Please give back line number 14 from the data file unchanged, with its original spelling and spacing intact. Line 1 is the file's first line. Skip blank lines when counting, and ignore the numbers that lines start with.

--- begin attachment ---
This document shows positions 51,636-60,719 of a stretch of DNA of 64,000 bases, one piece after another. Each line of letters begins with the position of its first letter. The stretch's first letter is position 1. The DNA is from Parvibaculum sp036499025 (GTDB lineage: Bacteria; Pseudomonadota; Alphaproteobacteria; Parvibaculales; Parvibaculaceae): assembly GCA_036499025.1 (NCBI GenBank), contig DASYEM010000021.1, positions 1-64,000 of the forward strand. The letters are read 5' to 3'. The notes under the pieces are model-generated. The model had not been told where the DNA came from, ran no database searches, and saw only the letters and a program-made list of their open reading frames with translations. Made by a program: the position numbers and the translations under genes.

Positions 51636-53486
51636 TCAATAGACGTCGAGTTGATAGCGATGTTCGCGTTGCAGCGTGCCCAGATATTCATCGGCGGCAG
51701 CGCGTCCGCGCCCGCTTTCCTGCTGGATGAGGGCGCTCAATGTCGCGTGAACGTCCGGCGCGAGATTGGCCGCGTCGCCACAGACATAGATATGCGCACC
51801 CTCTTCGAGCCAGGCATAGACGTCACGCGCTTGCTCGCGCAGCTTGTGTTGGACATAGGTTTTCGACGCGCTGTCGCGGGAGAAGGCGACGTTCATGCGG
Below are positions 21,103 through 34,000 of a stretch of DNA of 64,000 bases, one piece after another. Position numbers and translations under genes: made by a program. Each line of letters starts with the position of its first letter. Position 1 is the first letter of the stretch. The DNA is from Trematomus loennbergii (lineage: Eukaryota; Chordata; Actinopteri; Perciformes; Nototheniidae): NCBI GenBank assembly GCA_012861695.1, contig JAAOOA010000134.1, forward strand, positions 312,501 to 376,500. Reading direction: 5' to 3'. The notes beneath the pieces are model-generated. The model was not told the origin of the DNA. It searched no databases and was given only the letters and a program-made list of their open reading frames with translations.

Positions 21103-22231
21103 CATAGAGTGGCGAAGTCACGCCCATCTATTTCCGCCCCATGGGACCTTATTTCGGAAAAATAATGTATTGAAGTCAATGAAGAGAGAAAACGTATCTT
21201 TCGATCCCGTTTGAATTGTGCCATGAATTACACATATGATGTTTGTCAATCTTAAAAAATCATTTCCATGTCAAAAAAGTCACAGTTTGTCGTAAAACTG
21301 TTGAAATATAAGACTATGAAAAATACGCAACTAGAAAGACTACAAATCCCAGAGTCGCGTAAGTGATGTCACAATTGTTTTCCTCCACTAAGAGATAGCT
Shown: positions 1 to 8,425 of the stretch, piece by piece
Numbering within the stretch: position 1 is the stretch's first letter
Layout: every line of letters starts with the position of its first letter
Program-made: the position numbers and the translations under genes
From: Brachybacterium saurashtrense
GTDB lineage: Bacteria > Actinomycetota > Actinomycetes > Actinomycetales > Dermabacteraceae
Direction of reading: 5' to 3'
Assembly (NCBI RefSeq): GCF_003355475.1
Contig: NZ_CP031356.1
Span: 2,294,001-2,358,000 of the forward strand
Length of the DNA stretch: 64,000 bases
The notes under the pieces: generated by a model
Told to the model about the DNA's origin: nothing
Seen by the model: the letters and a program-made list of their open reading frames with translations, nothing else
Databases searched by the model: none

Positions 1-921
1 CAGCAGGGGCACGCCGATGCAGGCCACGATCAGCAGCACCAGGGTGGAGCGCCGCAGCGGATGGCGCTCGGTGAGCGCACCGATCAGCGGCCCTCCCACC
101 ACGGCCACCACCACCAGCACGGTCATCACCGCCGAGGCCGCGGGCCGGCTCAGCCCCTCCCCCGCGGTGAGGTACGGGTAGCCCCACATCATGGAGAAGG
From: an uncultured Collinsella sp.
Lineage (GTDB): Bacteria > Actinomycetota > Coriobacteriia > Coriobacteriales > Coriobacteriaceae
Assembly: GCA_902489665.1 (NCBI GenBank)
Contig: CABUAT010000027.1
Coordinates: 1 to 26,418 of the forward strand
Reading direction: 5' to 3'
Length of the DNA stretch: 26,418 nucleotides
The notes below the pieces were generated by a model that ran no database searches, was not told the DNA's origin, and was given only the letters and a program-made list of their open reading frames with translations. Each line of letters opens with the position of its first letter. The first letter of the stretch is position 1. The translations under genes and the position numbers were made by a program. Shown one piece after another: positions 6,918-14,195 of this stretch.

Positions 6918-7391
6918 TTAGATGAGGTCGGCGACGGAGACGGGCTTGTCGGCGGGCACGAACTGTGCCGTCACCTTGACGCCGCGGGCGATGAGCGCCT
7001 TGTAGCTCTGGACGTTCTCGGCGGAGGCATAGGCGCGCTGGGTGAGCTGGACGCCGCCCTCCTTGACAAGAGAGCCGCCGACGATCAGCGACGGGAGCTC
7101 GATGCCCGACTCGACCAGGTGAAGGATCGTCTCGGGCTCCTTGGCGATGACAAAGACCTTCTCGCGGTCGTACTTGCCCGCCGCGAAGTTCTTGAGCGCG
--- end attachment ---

Program-made: the position numbers and the translations under genes